Britain needs digital nomads – even if they don’t pay income tax

Increasingly, connected professionals can jump from country to country and pay virtually no income tax. He might be uprooted and might tire out after a few years, but it’s not hard to see the allure. Here is the question for the UK, however. Why are we not entering this race?

Of course, we don’t have the beaches or the sun to compete with Portugal or Croatia. But that doesn’t mean the UK hasn’t

offer people who travel the world at the same time as they are building their careers. Such as? First of all, you can meet clients and investors. A Greek Island is great for customers you already have and you can follow them on Zoom, but you’re relatively unlikely to run into them over lunch at the local taverna.

After a while, virtual contacts are not quite the same as real ones. Likewise, if a side activity starts your own business, you are much more likely to find potential funders in London than in Split or Dubrovnik. Then in UK you can network with the rest of your profession.

Whether it’s web services, finance, media or consultancy, the UK has vibrant communities you can tap into. And of course Great Britain has real cities with great cultural life. There are always things to do, and this is not always the case with a Greek island, regardless of its initial charms.

Add in decent broadband connections – although not as good as they should be, especially in parts of central London – and a stable legal and political system and there is no reason the UK should Uni is not able to set up a nomadic package.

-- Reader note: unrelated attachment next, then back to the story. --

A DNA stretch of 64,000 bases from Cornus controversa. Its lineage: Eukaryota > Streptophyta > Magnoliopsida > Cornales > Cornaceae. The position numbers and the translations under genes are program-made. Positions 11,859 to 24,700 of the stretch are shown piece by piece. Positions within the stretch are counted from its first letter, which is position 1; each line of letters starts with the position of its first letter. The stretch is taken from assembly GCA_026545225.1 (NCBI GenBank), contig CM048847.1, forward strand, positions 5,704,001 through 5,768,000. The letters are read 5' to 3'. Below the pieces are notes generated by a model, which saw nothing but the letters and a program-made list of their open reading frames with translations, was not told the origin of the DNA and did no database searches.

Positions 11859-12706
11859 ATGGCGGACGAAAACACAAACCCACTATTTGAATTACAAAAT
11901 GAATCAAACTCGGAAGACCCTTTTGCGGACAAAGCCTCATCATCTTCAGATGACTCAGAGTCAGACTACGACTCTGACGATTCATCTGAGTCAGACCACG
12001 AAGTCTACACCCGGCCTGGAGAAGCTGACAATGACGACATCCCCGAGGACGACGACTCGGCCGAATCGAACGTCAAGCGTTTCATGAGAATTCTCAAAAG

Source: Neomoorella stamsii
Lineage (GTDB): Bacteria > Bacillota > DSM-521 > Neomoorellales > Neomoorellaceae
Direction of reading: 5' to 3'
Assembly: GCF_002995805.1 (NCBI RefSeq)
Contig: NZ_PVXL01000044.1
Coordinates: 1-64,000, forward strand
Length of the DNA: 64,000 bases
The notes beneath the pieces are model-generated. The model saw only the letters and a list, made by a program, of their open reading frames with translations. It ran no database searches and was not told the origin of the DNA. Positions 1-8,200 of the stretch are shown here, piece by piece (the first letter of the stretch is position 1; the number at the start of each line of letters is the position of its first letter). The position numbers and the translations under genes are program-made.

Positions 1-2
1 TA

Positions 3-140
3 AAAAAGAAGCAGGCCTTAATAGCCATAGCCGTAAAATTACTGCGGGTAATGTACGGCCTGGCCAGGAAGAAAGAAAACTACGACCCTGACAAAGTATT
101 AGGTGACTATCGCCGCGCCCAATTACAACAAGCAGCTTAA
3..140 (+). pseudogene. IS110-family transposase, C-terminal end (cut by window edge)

What would it look like? The UK should offer a one-year automatic visa, with zero income tax on non-UK income, to anyone who wants one, provided they can prove they have more income £ 40,000, either as freelancers or with an employer. with a “work from anywhere” policy.

This would help attract a generation of high income professionals to the UK and some will stay here permanently. And it will help fill the skills gaps that are starting to emerge across the economy. And while they would pay little income tax – much like the old no-dom rule that exempted foreigners – they would pay a lot of other taxes, from VAT to fares, airlines and taxes on fuel.

But more importantly, digital nomads will be the highest paid, most creative, and most enterprising professionals. They will be the workers at the forefront of the application economy.

The more of them we can persuade to move to the UK, the better – and with the right package, not all will be heading to the Caribbean.

Should Britain offer tax incentives for digital nomads? Let us know your thoughts in the comments section below.
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